Marvel certainly does love its emotional death scenes! Another film that dove into a complicated relationship between father and son was Guardians of the Galaxy Vol. 2. Starlord/ Peter Quill is reunited with the father he never knew, only to discover his dear old dad wants to take over the entire universe. In the battle to stop him, Yondu, who has acted far more as a father figure for Quill, is killed saving Quill’s life.
During his funeral, Yondu’s first mate, Kraglin, is shown screaming, in a reference to Max from One Flew Over the Cuckoo’s Nest. Sean Gunn, who plays Kraglin, said, "At the end of [One Flew Over the Cuckoo's Nest] when Chief throws the thing out and he's breaking out, there's this beautiful shot — it's only a few seconds — of Christopher Lloyd just cheering like crazy. And so I watched that the night before."
Movie magic is impressive - the same actor can be made to look convincingly years older or younger with the right make-up and digital effects. A good example of this was seen in Captain America: The Winter Soldier. Cap goes to see Peggy, who he knew as a young woman before he was frozen in ice during World War II. Despite her character now being elderly and suffering from Alzheimer’s, actress Hayley Atwell was given not very much make-up for this emotional scene.
In order to create the effect of her aging, Atwell’s performance was combined with that of an identical performance given by an older actress. A similar trick was used to make Steve Rogers appear small and skinny before he was given the super serum in the first Captain America film.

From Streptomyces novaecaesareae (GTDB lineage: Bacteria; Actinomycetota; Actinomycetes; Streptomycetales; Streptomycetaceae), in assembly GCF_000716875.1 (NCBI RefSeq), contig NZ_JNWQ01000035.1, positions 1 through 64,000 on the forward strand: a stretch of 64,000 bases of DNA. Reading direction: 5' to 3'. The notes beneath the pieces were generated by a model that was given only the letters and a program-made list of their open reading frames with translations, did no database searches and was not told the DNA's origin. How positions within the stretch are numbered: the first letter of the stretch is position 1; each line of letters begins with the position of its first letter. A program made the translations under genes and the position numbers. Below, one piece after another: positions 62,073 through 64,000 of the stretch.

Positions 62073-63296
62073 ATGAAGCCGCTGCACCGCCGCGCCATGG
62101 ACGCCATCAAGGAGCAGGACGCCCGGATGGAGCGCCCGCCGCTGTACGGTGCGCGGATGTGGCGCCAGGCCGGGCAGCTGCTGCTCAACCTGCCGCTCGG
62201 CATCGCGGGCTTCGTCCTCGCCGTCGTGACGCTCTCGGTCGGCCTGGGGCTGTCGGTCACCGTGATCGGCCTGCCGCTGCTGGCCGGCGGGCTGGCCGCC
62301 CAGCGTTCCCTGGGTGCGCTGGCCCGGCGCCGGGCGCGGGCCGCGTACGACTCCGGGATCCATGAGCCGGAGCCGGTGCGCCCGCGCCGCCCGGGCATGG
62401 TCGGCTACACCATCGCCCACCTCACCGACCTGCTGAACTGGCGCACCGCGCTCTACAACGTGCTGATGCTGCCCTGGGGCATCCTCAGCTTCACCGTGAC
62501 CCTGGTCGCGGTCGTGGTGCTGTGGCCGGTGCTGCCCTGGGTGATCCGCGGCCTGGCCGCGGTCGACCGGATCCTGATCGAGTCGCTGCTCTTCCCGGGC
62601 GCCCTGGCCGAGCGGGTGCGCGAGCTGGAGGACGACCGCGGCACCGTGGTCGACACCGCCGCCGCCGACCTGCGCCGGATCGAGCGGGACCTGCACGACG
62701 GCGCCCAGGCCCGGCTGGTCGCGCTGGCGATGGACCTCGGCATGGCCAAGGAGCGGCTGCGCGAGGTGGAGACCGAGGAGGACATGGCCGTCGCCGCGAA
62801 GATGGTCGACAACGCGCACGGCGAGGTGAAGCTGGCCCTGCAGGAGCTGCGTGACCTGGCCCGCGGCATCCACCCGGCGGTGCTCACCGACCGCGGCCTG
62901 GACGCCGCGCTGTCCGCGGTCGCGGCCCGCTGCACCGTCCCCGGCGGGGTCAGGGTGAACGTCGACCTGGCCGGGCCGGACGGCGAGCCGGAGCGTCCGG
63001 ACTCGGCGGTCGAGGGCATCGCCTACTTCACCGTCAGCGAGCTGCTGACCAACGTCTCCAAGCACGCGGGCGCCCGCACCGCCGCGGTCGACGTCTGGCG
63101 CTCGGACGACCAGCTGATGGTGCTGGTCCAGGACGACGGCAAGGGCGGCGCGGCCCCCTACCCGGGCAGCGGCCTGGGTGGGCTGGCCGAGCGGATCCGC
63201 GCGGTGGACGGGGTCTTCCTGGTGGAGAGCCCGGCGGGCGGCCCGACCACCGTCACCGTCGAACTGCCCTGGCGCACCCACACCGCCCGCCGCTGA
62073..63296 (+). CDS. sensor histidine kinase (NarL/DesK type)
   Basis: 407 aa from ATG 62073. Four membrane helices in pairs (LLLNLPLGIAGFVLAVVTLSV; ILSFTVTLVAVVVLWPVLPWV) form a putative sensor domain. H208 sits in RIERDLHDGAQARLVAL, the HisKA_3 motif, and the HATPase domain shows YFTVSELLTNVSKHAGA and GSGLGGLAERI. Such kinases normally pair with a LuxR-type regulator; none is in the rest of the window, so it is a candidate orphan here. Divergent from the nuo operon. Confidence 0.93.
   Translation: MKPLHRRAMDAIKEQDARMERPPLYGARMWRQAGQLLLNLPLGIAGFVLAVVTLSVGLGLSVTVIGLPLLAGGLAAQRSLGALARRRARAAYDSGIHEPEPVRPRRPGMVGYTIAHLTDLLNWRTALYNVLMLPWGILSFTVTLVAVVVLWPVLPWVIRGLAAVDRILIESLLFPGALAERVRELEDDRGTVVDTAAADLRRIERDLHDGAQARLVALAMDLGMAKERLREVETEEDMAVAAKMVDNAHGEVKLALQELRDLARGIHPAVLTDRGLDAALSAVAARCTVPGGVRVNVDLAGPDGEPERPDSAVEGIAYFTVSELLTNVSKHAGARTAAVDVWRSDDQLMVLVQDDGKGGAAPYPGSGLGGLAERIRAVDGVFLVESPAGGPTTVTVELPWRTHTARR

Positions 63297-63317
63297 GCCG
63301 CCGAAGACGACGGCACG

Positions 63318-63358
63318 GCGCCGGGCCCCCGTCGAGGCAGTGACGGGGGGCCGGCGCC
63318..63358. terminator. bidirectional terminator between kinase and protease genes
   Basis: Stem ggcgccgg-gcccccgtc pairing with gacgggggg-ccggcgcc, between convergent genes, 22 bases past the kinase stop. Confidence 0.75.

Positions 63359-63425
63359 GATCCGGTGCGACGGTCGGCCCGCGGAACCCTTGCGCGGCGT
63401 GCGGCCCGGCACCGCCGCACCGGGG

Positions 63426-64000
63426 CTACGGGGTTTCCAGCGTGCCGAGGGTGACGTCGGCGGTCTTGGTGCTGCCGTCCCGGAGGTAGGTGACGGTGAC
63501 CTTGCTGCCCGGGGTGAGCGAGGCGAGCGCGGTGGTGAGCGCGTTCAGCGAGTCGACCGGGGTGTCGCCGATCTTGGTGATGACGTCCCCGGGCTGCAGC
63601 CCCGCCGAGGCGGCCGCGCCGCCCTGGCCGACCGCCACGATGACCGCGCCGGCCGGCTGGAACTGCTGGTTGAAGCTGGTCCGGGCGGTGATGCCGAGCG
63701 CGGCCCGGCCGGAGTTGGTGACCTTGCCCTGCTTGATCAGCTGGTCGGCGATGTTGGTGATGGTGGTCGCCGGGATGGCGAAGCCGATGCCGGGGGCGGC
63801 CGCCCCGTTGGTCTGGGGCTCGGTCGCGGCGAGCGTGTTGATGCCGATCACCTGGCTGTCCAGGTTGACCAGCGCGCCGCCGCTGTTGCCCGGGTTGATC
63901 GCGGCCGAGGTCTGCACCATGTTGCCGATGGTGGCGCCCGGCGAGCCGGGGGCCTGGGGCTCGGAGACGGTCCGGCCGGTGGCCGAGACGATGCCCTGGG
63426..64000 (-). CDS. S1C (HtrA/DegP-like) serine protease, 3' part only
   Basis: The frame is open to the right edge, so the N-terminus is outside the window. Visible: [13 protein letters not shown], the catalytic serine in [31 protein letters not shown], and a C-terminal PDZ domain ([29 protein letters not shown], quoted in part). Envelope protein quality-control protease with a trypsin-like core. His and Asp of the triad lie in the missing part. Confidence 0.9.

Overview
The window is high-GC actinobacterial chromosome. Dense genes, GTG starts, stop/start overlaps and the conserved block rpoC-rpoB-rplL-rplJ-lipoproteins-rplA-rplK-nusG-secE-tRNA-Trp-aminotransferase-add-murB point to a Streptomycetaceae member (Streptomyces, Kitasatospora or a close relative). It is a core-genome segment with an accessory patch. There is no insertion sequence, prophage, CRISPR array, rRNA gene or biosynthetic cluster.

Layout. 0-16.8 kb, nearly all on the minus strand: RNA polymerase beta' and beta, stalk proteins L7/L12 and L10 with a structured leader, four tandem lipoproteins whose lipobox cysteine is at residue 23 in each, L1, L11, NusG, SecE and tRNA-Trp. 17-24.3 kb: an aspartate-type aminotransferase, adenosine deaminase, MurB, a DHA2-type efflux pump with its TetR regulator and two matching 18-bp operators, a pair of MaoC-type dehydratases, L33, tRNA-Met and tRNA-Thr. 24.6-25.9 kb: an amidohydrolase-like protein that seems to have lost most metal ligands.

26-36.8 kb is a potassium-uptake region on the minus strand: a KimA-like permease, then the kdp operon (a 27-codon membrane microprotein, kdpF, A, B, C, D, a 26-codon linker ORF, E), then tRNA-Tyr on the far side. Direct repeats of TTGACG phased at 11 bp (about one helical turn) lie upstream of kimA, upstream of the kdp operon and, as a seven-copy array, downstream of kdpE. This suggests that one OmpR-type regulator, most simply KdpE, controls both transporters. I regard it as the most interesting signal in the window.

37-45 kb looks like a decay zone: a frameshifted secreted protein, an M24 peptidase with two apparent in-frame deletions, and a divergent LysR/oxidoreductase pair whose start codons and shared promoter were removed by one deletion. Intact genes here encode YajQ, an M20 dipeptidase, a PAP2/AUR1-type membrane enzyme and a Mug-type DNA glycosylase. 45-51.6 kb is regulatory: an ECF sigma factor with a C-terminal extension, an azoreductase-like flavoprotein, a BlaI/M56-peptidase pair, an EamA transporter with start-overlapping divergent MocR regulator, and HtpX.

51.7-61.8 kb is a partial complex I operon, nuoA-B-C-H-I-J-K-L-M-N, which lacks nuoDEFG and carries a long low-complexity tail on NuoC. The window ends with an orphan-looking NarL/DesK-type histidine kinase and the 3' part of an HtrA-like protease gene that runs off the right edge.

Another Marvel actor to be forewarned about his character’s imminent death was Loki performer Tom Hiddleston. You may be forgiven for asking which death, and if this time they really mean it! We’ve seen Loki pop up more than once after supposedly ‘dying’. However, his shocking death at the hands of Thanos in Avengers: Infinity War seems to be pretty final this time.
Hiddleston was told this was going to happen before he started working on Thor: Ragnarok. Knowing this about his character impacted how he approached his character in Thor: Ragnarok. He said, "My whole journey through making Thor: Ragnarok — I knew this was coming. By the end of Thor: Ragnarok, Loki has been accepted as Thor’s brother again."
Few franchises come close to the scope of the MCU, except perhaps the equally successful Star Wars franchise. The space opera is counted among Marvel Studio’s inspirations, particularly in Captain America: The Winter Soldier.